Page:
ali15871
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ali15871,
User Rank: Apprentice
10/30/2013 | 3:49:30 AM
re: How To Improve Credit Risk Modeling For Better Credit Quality
It also includes the what kind of information required for analysis and source of information to evaluate the credit worthiness of borrower.
Nathan Golia
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Nathan Golia,
User Rank: Author
10/25/2013 | 7:57:24 PM
re: How To Improve Credit Risk Modeling For Better Credit Quality
Insurance companies are big on new third-party data sources because of their ability to make the transaction process quicker at the time of policy issuance G things like prescription history, for example. I don't feel like banks have had the same issue with the user experience at the time of customer acquisition, but there are definitely options out there that could make it even sleeker and perhaps even be more predictive of the potential risk.
Greg MacSweeney
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Greg MacSweeney,
User Rank: Author
10/23/2013 | 10:05:53 AM
re: How To Improve Credit Risk Modeling For Better Credit Quality
I think that banks are considering a number of non-traditional data sources to help determine credit, such as social data. However, i'm not sure how widespread it is and how much of that type of data has really made it into day-to-day analysis, or is still in the pilot phase.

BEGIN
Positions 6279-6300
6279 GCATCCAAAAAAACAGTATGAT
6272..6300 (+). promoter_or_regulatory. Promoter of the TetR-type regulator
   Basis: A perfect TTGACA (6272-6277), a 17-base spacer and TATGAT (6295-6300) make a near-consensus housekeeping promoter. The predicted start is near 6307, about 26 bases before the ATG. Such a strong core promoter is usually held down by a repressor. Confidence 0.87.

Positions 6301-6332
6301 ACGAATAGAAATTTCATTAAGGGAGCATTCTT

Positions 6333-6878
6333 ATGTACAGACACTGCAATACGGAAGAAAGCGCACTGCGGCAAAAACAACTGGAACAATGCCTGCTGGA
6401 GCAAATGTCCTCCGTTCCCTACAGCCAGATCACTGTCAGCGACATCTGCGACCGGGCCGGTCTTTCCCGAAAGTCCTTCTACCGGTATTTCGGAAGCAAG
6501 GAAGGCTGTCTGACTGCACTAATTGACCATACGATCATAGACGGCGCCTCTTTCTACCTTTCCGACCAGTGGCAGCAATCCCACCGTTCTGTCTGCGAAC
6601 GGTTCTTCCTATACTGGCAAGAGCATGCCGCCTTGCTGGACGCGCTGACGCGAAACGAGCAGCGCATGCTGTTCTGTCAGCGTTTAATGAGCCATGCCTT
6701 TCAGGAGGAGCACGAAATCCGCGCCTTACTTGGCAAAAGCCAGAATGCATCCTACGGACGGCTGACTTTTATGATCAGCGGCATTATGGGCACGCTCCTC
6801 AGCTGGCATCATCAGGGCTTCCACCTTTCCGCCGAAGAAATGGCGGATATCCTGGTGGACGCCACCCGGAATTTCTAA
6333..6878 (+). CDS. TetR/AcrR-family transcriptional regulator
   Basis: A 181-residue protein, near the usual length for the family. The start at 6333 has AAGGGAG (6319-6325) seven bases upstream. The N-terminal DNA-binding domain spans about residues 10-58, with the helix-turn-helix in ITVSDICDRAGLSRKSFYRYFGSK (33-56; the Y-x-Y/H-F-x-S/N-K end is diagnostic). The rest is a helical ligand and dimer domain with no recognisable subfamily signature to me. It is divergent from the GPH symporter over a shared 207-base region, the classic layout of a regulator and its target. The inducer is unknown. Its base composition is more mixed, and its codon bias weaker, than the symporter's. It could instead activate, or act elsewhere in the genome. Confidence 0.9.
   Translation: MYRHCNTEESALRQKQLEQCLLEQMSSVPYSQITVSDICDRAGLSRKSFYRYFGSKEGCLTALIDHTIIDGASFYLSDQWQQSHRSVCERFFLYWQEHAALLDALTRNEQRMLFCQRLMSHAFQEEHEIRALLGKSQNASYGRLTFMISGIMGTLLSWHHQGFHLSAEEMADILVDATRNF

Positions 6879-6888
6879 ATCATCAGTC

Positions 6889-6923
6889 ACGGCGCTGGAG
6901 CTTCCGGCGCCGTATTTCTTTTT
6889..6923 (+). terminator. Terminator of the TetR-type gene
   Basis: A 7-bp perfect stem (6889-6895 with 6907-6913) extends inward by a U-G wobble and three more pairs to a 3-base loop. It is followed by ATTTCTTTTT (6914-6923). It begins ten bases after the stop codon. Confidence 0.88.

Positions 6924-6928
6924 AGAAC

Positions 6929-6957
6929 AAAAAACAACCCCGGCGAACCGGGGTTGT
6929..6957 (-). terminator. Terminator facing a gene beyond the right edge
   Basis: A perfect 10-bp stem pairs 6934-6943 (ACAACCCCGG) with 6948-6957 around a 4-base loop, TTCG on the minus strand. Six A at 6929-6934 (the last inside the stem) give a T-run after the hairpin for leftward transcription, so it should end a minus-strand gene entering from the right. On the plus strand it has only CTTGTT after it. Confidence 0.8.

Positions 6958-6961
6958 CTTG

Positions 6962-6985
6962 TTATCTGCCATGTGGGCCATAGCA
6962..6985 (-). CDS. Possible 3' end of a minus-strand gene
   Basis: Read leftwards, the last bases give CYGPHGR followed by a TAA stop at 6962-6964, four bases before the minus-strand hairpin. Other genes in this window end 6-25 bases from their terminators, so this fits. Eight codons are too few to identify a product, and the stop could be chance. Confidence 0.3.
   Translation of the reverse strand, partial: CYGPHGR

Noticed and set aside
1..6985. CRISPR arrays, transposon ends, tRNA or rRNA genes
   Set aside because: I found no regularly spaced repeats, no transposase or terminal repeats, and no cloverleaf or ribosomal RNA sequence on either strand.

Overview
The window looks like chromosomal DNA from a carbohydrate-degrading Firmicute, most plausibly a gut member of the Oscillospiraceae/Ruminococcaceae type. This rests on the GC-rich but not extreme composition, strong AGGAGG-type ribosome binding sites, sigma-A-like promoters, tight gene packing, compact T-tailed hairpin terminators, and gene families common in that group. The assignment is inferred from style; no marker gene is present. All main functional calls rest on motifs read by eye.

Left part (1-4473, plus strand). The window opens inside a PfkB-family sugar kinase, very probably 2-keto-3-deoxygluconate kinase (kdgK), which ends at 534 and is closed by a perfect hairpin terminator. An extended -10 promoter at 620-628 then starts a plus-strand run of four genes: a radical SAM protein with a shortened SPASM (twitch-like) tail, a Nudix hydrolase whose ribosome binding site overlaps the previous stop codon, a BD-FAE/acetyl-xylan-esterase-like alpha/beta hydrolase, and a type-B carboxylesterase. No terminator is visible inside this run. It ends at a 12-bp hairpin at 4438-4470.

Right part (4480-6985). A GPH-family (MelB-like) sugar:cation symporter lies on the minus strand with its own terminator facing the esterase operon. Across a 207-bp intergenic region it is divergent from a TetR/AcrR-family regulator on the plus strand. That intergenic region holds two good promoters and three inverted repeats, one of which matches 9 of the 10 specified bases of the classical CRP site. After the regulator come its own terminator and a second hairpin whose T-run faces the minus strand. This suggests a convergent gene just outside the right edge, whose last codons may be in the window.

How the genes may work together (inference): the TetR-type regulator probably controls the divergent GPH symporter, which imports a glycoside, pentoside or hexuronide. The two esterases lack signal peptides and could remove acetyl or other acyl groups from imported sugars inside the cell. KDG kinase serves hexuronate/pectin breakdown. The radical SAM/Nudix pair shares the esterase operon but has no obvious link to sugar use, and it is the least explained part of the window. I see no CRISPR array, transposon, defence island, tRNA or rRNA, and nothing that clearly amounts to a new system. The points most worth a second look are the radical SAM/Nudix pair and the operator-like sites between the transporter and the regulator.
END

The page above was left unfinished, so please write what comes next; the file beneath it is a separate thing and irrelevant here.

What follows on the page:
Nathan Golia
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Nathan Golia,
User Rank: Author
10/22/2013 | 8:24:50 PM
re: How To Improve Credit Risk Modeling For Better Credit Quality
What about the potential for different data sources than the traditional ones in determining creditworthiness? Certainly there must be some options.
Greg MacSweeney
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Greg MacSweeney,
User Rank: Author
10/21/2013 | 10:31:06 AM
re: How To Improve Credit Risk Modeling For Better Credit Quality
The "annual reviews" and "trend analysis" seem to be the parts of a credit analysis process that are most lacking. There is a massive focus on credit worthiness at the beginning of the relationship, but I'm not sure how much ongoing analysis happens after a year or two. Granted, banks did a large sweeping review of existing mortgages 2-3 years after the credit crisis, but I doubt they have gone back again to do the same analysis. Am i wrong?
Byurcan
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Byurcan,
User Rank: Author
10/18/2013 | 6:13:15 PM
re: How To Improve Credit Risk Modeling For Better Credit Quality
Good credit risk modeling is especially important in the current regulatory environment, and the importance of Know Your Customer initiatives.